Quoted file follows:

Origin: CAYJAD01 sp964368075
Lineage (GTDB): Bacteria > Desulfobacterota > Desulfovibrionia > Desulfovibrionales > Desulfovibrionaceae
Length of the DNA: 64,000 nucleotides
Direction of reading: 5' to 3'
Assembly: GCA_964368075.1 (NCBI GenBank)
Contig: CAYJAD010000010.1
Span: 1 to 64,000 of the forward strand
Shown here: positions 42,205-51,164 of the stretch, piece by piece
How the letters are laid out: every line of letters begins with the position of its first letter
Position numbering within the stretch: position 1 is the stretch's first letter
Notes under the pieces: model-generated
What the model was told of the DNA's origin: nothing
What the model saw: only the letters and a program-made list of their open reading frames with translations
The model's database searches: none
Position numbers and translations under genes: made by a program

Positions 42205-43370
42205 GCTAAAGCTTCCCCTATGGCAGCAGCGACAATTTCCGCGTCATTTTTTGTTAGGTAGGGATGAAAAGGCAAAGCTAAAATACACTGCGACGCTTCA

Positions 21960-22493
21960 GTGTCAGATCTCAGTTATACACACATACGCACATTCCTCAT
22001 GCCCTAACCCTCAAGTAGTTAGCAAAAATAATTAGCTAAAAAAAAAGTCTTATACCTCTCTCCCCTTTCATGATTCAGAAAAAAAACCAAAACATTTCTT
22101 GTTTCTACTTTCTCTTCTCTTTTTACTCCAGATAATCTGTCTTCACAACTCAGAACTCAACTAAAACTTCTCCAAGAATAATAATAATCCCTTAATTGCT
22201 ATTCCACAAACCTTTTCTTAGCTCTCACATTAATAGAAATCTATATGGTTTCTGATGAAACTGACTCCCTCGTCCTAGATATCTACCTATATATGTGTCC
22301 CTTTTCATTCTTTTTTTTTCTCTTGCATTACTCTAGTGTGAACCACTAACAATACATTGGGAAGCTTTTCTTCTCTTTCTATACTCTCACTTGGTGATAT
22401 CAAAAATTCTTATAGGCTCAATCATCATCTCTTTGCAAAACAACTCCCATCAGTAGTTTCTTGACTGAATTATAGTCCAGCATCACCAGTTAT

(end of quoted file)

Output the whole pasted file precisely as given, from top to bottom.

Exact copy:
Origin: CAYJAD01 sp964368075
Lineage (GTDB): Bacteria > Desulfobacterota > Desulfovibrionia > Desulfovibrionales > Desulfovibrionaceae
Length of the DNA: 64,000 nucleotides
Direction of reading: 5' to 3'
Assembly: GCA_964368075.1 (NCBI GenBank)
Contig: CAYJAD010000010.1
Span: 1 to 64,000 of the forward strand
Shown here: positions 42,205-51,164 of the stretch, piece by piece
How the letters are laid out: every line of letters begins with the position of its first letter
Position numbering within the stretch: position 1 is the stretch's first letter
Notes under the pieces: model-generated
What the model was told of the DNA's origin: nothing
What the model saw: only the letters and a program-made list of their open reading frames with translations
The model's database searches: none
Position numbers and translations under genes: made by a program

Positions 42205-43370
42205 GCTAAAGCTTCCCCTATGGCAGCAGCGACAATTTCCGCGTCATTTTTTGTTAGGTAGGGATGAAAAGGCAAAGCTAAAATACACTGCGACGCTTCA

Positions 21960-22493
21960 GTGTCAGATCTCAGTTATACACACATACGCACATTCCTCAT
22001 GCCCTAACCCTCAAGTAGTTAGCAAAAATAATTAGCTAAAAAAAAAGTCTTATACCTCTCTCCCCTTTCATGATTCAGAAAAAAAACCAAAACATTTCTT
22101 GTTTCTACTTTCTCTTCTCTTTTTACTCCAGATAATCTGTCTTCACAACTCAGAACTCAACTAAAACTTCTCCAAGAATAATAATAATCCCTTAATTGCT
22201 ATTCCACAAACCTTTTCTTAGCTCTCACATTAATAGAAATCTATATGGTTTCTGATGAAACTGACTCCCTCGTCCTAGATATCTACCTATATATGTGTCC
22301 CTTTTCATTCTTTTTTTTTCTCTTGCATTACTCTAGTGTGAACCACTAACAATACATTGGGAAGCTTTTCTTCTCTTTCTATACTCTCACTTGGTGATAT
22401 CAAAAATTCTTATAGGCTCAATCATCATCTCTTTGCAAAACAACTCCCATCAGTAGTTTCTTGACTGAATTATAGTCCAGCATCACCAGTTAT